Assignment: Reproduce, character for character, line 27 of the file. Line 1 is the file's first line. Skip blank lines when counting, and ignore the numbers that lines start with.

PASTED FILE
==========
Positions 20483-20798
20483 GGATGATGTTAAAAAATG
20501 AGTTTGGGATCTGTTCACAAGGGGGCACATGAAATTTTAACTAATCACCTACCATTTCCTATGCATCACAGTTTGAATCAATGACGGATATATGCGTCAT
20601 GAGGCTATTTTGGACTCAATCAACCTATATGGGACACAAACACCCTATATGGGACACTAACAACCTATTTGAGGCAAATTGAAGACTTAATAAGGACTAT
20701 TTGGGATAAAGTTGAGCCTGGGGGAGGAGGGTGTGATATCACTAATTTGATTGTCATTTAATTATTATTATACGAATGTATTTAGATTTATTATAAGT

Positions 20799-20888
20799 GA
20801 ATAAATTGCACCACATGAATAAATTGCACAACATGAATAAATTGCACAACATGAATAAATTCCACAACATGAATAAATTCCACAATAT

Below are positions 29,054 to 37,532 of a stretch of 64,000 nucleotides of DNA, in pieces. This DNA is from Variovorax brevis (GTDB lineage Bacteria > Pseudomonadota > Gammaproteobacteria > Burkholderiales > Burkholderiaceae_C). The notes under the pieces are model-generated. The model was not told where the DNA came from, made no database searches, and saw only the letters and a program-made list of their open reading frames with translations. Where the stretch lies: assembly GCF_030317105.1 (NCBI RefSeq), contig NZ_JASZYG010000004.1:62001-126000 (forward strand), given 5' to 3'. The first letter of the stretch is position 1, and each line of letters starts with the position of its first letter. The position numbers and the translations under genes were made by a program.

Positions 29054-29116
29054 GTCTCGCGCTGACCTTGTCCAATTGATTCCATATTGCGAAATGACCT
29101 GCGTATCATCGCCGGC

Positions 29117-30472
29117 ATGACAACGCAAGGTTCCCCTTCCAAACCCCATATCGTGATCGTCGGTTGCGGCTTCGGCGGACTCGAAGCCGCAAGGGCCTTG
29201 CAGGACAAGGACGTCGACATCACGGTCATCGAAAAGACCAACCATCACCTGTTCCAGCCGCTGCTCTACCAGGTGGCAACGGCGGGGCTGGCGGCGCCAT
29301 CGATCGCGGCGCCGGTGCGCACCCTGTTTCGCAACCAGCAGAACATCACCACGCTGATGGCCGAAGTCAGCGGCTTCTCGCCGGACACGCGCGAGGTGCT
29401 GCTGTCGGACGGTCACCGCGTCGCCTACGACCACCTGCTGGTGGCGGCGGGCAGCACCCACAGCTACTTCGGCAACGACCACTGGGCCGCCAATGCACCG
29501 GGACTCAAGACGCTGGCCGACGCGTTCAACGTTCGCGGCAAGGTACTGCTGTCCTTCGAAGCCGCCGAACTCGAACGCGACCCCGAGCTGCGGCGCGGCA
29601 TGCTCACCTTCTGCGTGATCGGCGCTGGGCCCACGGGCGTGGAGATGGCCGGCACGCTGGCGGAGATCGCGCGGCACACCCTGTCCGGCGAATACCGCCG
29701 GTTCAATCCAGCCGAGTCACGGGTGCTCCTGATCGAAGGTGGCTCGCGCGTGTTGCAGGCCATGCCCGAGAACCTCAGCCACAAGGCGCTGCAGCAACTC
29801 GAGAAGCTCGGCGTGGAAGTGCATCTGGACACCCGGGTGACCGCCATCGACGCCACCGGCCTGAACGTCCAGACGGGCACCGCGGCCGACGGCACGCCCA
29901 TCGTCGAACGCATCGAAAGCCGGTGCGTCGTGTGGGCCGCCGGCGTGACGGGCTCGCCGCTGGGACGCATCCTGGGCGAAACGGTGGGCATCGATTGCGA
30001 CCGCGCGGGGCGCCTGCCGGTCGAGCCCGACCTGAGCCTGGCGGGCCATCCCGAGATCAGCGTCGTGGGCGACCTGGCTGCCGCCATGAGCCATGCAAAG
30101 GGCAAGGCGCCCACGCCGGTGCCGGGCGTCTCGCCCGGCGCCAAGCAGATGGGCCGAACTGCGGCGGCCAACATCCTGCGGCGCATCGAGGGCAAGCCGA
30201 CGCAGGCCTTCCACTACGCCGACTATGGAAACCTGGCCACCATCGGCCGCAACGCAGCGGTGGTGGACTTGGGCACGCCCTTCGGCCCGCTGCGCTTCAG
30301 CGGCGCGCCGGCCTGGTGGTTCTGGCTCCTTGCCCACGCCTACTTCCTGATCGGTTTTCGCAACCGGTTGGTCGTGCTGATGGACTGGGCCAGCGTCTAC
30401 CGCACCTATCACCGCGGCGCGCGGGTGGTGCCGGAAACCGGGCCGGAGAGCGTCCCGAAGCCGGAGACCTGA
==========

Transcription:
30401 CGCACCTATCACCGCGGCGCGCGGGTGGTGCCGGAAACCGGGCCGGAGAGCGTCCCGAAGCCGGAGACCTGA